Laura Clay, 1849-1941







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A Simple Justice; Kentucky Women Fight for the vote - Melanie Beals Goan

In 2020, Americans marked the centennial anniversary of the Nineteenth Amendment. How was that milestone, which prohibited discrimination on the basis of sex, achieved? And what did it leave undone? Melanie Beals Goan will discuss the impact of the Amendment as well as Kentucky's role in its ratification. Meet leaders like Laura Clay and Madeline McDowell Breckinridge, as well as less familiar movement participants who worked in communities across the state to make votes for women possible, and learn how a shared goal of enfranchising women could not conquer the forces that divided women, including race, region, and religion. The story of Kentucky suffrage is ultimately a story of creative approaches, competing priorities, and in some cases, severed relationships. It is a story that deserves to be told as we remember what it took to get women the vote and as we acknowledge the forces that continue to undermine equality.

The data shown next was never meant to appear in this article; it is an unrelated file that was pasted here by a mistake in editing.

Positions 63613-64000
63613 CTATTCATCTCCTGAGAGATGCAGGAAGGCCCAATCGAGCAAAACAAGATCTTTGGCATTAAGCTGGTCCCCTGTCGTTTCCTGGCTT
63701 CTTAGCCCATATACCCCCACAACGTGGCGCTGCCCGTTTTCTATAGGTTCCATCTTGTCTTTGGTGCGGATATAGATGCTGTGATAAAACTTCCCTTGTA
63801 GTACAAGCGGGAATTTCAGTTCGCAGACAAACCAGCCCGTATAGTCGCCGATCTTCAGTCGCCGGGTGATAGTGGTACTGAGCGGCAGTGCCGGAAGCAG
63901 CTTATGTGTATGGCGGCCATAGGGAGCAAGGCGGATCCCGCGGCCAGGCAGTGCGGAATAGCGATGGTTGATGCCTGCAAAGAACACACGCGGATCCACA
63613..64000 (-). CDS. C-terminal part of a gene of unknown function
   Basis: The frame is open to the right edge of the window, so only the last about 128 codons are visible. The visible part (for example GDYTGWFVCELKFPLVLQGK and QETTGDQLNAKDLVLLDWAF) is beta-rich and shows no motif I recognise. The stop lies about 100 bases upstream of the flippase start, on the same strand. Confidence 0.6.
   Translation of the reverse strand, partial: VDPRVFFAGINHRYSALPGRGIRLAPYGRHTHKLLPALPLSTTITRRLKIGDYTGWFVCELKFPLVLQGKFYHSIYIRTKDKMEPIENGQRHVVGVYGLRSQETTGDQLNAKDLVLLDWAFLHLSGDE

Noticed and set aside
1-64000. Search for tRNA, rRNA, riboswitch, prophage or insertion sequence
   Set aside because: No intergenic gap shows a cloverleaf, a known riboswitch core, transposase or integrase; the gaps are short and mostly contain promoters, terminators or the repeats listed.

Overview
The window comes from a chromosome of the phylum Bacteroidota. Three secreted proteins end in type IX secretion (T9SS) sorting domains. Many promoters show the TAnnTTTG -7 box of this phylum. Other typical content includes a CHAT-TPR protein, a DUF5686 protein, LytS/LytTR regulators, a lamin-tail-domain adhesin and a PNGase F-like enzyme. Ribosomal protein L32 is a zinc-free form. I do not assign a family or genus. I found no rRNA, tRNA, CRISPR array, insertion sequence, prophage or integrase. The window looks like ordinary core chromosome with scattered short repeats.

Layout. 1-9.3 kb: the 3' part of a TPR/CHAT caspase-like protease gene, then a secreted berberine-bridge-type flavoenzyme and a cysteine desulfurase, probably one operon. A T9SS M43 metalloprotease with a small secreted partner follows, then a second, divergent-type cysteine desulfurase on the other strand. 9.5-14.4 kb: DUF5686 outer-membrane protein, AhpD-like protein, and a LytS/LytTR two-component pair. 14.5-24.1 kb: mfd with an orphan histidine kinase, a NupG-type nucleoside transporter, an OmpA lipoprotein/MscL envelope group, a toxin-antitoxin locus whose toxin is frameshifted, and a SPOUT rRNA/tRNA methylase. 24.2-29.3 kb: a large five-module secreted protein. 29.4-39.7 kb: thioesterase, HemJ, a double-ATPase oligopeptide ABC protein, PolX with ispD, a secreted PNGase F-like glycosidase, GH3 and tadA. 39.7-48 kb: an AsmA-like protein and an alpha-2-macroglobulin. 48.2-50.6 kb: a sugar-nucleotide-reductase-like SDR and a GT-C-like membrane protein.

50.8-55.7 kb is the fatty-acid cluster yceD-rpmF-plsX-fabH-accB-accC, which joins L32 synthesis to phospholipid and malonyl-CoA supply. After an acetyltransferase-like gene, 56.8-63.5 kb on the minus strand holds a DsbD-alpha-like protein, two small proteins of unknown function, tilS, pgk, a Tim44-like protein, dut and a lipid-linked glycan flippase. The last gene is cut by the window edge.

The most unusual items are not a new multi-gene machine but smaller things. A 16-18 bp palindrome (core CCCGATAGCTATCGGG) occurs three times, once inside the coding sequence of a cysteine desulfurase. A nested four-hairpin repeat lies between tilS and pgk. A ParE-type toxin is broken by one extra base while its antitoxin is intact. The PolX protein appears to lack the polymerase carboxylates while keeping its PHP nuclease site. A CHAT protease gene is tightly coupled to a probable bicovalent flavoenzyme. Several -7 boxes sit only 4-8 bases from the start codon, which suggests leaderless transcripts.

Melanie Beals Goan is an Associate Professor of History at the University of Kentucky. She is originally from Erie, Pennsylvania, but she has lived in Kentucky since 1994. She earned a B. A. in history from Slippery Rock University and a M. A. and Ph. D. from the University of Kentucky. Her research interests and teaching focus include twentieth century U. S. history, Kentucky history, gender, and the history of health care. In 2008, she published Mary Breckinridge: The Frontier Nursing Service and Rural Health in Appalachia (University of North Carolina Press). University Press of Kentucky published her newest book, A Simple Justice: Kentucky Women and the Suffrage Movement in 2020.
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